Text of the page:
Consumers, entrepreneurs, and investors alike are realizing the potential for insects to provide a sustainable and alternative source of protein for humans.
While still consumed by the more forward-thinking and adventurous consumers out there, this week Exo, one of the leading brands of consumer products made from crickets, received an endorsement from two celebrity investors: US rapper Nas and endurance athlete Amelia Boone.
Exo’s $4 million Series A funding round comes just two weeks after a cricket farming company Tiny Farms also attracted some big names to its seed round including Mark Zuckerberg’s sister Arielle Zuckerberg.
The round was led by AccelFoods, an early-stage venture capital firm focused on food and beverage companies, with participation from existing investors Collaborative Fund, author, and entrepreneur Tim Ferriss, and Start Garden. It follows a $1.6 million seed round in October 2014.
The funding will be used to increase Exo’s presence in the US retail market, scale its production, and expand its product line. Some of the challenges that founders Greg Sewitz and Gabi Lewis, who started the company as Brown University graduates, face include educating consumers on the benefits of eating insects. Mostly selling online, Exo has targeted consumers focused on health and wellness first as “most likely to get the idea, be less squeamish and be supportive”, said Sewitz. But the startup now wants to expand into other consumer bases, and into more stores.
“We will be bringing people onto the team with traditional food business and packaged food business experience to help us execute on the playbook for package food products, while continuing our online commerce strategy,” said Sewitz.
The main arguments for eating insect protein are around the efficiency of insect production compared to other sources such as animal meat; the United Nations has estimated insects to be around 20 times more efficient at transforming feed into protein than beef. But there are also nutritional benefits to consuming insects, according to Sewitz.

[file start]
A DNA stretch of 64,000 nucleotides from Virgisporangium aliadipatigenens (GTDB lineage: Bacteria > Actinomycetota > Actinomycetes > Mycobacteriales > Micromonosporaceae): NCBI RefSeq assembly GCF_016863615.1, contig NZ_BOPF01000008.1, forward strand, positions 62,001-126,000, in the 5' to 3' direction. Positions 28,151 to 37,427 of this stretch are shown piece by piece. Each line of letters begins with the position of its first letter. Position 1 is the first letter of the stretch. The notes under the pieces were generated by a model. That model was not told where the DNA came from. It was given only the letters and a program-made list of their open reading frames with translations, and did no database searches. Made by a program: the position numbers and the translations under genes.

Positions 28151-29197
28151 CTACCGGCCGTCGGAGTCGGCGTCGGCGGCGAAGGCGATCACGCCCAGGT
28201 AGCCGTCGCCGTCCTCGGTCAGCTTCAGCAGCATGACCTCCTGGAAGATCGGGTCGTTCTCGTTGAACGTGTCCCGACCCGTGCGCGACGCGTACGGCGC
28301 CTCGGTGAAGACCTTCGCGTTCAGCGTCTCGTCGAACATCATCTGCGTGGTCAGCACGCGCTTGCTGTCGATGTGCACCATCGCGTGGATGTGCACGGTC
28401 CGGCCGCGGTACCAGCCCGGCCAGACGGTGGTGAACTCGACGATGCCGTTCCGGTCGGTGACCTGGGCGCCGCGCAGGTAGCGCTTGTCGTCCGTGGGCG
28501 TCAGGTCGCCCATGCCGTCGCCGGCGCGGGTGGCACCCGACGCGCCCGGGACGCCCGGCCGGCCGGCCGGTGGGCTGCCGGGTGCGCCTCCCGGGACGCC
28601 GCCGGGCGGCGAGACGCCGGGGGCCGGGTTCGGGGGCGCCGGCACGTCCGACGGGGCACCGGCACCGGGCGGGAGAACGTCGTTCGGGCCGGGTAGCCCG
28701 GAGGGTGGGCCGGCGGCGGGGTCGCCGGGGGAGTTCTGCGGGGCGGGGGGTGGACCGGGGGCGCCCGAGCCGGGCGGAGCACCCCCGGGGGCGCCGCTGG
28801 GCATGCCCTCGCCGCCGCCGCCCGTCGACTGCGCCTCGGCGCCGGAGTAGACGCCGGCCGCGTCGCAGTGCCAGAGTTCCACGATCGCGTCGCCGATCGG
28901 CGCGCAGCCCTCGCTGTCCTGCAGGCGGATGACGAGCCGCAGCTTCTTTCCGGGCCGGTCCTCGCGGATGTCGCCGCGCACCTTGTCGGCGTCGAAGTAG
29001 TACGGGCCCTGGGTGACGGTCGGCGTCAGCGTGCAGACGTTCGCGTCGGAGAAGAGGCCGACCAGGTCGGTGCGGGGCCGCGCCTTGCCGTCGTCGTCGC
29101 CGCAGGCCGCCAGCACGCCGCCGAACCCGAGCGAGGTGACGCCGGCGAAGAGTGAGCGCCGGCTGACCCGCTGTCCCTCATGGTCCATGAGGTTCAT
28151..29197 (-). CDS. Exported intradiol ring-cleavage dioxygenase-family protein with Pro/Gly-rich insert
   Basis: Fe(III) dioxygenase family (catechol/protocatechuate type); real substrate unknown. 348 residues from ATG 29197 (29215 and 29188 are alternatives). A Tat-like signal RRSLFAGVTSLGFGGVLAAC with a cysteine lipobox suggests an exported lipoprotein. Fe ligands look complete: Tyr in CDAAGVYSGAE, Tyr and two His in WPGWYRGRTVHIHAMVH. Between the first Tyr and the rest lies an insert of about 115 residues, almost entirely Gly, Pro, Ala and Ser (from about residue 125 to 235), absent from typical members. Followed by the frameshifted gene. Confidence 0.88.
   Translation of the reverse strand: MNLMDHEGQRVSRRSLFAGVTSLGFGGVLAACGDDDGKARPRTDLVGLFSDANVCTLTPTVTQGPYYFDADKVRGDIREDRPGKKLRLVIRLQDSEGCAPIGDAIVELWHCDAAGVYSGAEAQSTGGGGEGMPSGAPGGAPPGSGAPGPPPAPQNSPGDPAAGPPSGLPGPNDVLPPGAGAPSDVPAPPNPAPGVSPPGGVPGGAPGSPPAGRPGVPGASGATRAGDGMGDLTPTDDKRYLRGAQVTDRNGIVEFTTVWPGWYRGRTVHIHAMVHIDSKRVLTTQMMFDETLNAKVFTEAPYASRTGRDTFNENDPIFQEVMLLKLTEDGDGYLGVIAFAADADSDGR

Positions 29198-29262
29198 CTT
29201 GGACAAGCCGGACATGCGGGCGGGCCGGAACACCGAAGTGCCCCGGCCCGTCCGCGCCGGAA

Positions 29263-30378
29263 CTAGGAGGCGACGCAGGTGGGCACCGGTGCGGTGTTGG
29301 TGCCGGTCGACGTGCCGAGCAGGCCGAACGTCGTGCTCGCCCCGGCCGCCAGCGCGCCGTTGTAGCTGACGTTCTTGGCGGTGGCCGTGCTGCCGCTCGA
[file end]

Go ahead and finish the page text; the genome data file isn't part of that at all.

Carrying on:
“Insects are the best quality protein you can get and contain all the amino acids you need, with lots of iron and vitamin B,” he said.
The company’s new investors are going to help endorse the product, with Boone likely to feature in Exo marketing materials. And what about Nas? “We aren’t expecting an insect-focused rap to come out just yet, but you never know!” said Sewitz.
Exo is one of about 20 insect-focused consumer brands on the market today, according to Sewitz; a number that has increased from under five when Exo launched in 2014. That’s a huge amount of growth in a short space of time, and with indications from both Exo and Tiny Farms that demand for their insects and insect products is more than they can deliver, it looks like insect foods will be making their way onto a supermarket shelf near you in no time.
Would you eat insect protein? Get in touch Louisa@AgFunder.com